[3] See R. Ovadiah Yosef, Yabia Omer, vol. 3, p. 300. R. Ovadiah Yosef does not agree with R. Hadaya’s sentiments.
[4] Hayyim ve-Shalom, vol. 2, Even ha-Ezer, no. 1 (p. 2a).
[5] She’elot u-Teshuvot ha-Ralbah, no. 36.
[6] Kedushat Yom Tov (Jerusalem, 1843), p. 87b (emphasis added). This passage was noted by Zvi Zohar in Akdamot 17 (2006), pp. 81-82. He mistakenly identifies the author as R. Israel Jacob Algazi, the father of R. Yom Tov.
[7] This is recorded in R. Yona Reiss’s shiur, “Women's Issues in Halacha: Female Rabbis, Torah for Women, Saying Kaddish & Bat Mitzvas,” available here, beginning at 18:30.
[8] See here (called to my attention by Marc Glickman).
[9] Mevakshei Panekha (Tel Aviv, 2011), p. 177. The passage below from R. Lichtenstein comes from this page.
[10] See here.
[11] See here.
[12] Regarding the matter of women dayanim that I discussed here, see also R. Jonathan Eliasberg, Darkhei Hora’ah (Vilna, 1884), part 2, ch. 8. R. Eliasberg thinks that a woman can be a dayan, but she cannot be a dayan together with men.

דלעולם אשה כשירה לדון אלא דכמו דאשה חייבת בזימון (להאי שיטה) ומ"מ אינה מצטרפת עם אנשים ועקרו חכמים בשוא"ת משום פריצותא מכש"כ דאשה אינה מצטרפת עם עוד שני דיינים משום פריצותא. אבל לעולם אשה שהיא מומחית כיחיד מומחה דנה וכן ג' נשים דנות וא"כ א"ש הכל דדבורה ע"כ דדנה ביחידי.

[13] See my discussion of “rabbanit” here, where I note that R. Hayyim Joseph David Azulai uses the term “rabbanit” in his Shem ha-Gedolim, but for him it means a female rabbi. R. Hershel Schachter responded to my comment about the Hida and female rabbis. See here.
[14] Guf u-Miniyut be-Siah ha-Tziyoni-Dati he-Hadash (Jerusalem, 2013), p. 123.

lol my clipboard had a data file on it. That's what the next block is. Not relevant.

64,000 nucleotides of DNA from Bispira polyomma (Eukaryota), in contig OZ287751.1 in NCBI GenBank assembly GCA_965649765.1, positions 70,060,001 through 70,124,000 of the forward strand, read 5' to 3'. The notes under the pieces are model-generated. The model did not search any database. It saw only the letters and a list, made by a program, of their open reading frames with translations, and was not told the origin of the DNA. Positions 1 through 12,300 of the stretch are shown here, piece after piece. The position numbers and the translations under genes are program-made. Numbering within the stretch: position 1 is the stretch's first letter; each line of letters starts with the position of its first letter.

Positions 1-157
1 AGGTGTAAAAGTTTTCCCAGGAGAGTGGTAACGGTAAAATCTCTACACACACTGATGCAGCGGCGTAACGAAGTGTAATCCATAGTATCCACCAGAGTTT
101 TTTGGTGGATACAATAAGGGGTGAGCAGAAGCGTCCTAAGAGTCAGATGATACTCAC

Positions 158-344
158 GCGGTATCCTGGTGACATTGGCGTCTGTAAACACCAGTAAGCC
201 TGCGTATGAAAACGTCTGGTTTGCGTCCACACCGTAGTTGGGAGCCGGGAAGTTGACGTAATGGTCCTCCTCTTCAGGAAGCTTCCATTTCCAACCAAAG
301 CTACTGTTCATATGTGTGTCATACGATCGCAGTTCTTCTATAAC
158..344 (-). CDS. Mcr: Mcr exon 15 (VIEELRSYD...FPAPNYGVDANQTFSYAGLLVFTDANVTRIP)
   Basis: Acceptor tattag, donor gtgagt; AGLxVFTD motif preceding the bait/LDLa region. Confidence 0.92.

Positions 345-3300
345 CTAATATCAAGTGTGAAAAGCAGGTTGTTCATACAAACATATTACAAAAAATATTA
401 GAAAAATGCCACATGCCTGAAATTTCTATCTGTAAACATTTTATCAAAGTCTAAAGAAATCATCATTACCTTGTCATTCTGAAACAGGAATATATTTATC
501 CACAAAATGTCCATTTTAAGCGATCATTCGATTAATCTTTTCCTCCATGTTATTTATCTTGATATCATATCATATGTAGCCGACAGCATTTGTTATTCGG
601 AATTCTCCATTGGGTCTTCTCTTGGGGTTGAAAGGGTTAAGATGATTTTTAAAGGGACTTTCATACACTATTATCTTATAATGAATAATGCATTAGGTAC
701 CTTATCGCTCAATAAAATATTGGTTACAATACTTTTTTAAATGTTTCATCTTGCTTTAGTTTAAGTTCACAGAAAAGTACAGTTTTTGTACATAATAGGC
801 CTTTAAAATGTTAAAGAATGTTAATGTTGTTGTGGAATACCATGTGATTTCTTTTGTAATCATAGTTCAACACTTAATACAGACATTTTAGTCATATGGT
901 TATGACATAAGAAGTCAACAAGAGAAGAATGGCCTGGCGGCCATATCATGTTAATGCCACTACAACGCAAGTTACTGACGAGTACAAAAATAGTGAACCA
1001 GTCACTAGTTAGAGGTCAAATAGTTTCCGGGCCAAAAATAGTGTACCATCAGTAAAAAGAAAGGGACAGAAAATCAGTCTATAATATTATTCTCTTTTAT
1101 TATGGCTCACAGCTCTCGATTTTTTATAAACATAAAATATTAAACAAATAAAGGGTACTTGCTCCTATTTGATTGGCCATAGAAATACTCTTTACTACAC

[15] R. Meir Mazuz, Asaf ha-Mazkir, p. 115, calls attention to JShabbat 13:7:

דאמר ר"ש בי רבי ינאי אני לא שמעתי מאבא אחותי אמרה לי משמו ביצה שנולדה ביום טוב סומכין לה כלי בשביל שלא תתגלגל אבל אין כופין עליה כלי.

[16] It is strange that the RCA stationery used in June 2015 still listed Barry Freundel as a member of the Executive Committee, even though at that time he was in prison.
[17] R. Bakshi-Doron might see women rabbis as forbidden due to the prohibition of serarah for women. I haven’t seen this point mentioned by RCA figures, and it is difficult to see the modern position of rabbi as having anything to do with serarah. Regarding this matter, see R. Aryeh Frimer, “Nashim be-Tafkidim Tziburiyim bi-Tekufah ha-Modernit,” in Itamar Warfhaftig, ed., Afikei Yehudah (Jerusalem, 2005), pp. 330-354. On p. 345, R. Frimer cites R. Eliezer Silver’s hiddush that there is no issue of serarah in the Diaspora. On p. 346, he cites R. Isaac Herzog’s view that there might not even be an issue of serarah today in the Land of Israel. See also p. 353 where he prints a 1986 letter he received from R. Shaul Yisraeli that is almost prophetic, since in those days no one in Orthodoxy other than Blu Greenberg was even considering the matter of women rabbis. While R. Frimer had argued in favor of including women on religious councils in Israel, R. Yisraeli responded as follows:

כבודו מדבר על השאלה הספציפית של חברות במועצה הדתית. האם כבודו חושב, שבזה יגמר הדבר? הן כבר עיננו רואות את המפלגות החילוניות שעטו על המציאה, וכולם נעשו לפתע מעונינות למנות את נציגיהם, יותר נכון – נציגותיהן, לגוף הבוחר של רב הראשי לתל-אביב. הן לא נטעה, שמחר-מחרתיים, תופיע דרישה למנות "רבנית" במקום "רב". והרי גם לזה לא קשה למצוא סימוכין – דבורה הנביאה וחולדה הנביאה.

[18] Malki ba-Kodesh, vol. 2, p. 172.
[19] R. Hayyim ben Betzalel, Iggeret ha-Tiyul, ed. Ehrenreich (Jerusalem, 1957), p. 90.
[20] Devar Hevron: Hashkafah ve-Inyanei Emunah (Kiryat Arba, 2011), p. 232 (emphasis added).
[21] Iturei Yerushalayim, Sivan 5769, p. 5. 

1 comment:

ELI said...

R Elyashiv is quoted that he trained himself never to account for emotions in a psak both in the bet din and as a posek. Hence, he is frequently machmir as the effect the woman or other questioneer was irrelevant

Thus for example, R Shlomo Zalman Auerbach worked with Zomet to find ways to help handicapped people get around on shabbat and to devise elevators for shabbat for those who lived on high floors. RSYE, on the other hand felt that these people should simply stay home for shabbat and not need to look for a kulah. Any feelings of isolation beeing cooped up every shabbat were irrelevant.